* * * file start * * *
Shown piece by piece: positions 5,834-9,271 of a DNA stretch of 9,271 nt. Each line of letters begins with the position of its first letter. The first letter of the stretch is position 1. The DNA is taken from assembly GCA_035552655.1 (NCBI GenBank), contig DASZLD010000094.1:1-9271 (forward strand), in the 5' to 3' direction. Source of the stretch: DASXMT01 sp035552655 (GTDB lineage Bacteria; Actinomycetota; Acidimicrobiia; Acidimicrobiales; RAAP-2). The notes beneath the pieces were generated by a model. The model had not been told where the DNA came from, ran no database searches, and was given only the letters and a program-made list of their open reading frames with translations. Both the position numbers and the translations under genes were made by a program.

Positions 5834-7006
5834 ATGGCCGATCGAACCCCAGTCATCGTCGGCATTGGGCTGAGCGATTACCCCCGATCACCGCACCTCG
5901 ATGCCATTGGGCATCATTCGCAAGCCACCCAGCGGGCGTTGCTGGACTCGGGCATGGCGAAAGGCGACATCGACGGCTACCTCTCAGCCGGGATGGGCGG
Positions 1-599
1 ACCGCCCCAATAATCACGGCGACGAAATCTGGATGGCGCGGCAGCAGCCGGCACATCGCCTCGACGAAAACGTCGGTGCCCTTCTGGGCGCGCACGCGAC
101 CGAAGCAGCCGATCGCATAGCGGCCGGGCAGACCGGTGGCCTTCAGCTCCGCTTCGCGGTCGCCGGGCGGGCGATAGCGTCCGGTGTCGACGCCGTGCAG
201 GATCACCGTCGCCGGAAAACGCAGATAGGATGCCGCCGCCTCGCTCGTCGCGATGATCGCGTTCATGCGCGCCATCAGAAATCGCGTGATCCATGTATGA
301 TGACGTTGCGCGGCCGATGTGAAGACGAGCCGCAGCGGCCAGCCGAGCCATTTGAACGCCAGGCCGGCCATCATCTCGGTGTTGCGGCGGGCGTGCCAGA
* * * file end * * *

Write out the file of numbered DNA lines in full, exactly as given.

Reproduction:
Shown piece by piece: positions 5,834-9,271 of a DNA stretch of 9,271 nt. Each line of letters begins with the position of its first letter. The first letter of the stretch is position 1. The DNA is taken from assembly GCA_035552655.1 (NCBI GenBank), contig DASZLD010000094.1:1-9271 (forward strand), in the 5' to 3' direction. Source of the stretch: DASXMT01 sp035552655 (GTDB lineage Bacteria; Actinomycetota; Acidimicrobiia; Acidimicrobiales; RAAP-2). The notes beneath the pieces were generated by a model. The model had not been told where the DNA came from, ran no database searches, and was given only the letters and a program-made list of their open reading frames with translations. Both the position numbers and the translations under genes were made by a program.

Positions 5834-7006
5834 ATGGCCGATCGAACCCCAGTCATCGTCGGCATTGGGCTGAGCGATTACCCCCGATCACCGCACCTCG
5901 ATGCCATTGGGCATCATTCGCAAGCCACCCAGCGGGCGTTGCTGGACTCGGGCATGGCGAAAGGCGACATCGACGGCTACCTCTCAGCCGGGATGGGCGG
Positions 1-599
1 ACCGCCCCAATAATCACGGCGACGAAATCTGGATGGCGCGGCAGCAGCCGGCACATCGCCTCGACGAAAACGTCGGTGCCCTTCTGGGCGCGCACGCGAC
101 CGAAGCAGCCGATCGCATAGCGGCCGGGCAGACCGGTGGCCTTCAGCTCCGCTTCGCGGTCGCCGGGCGGGCGATAGCGTCCGGTGTCGACGCCGTGCAG
201 GATCACCGTCGCCGGAAAACGCAGATAGGATGCCGCCGCCTCGCTCGTCGCGATGATCGCGTTCATGCGCGCCATCAGAAATCGCGTGATCCATGTATGA
301 TGACGTTGCGCGGCCGATGTGAAGACGAGCCGCAGCGGCCAGCCGAGCCATTTGAACGCCAGGCCGGCCATCATCTCGGTGTTGCGGCGGGCGTGCCAGA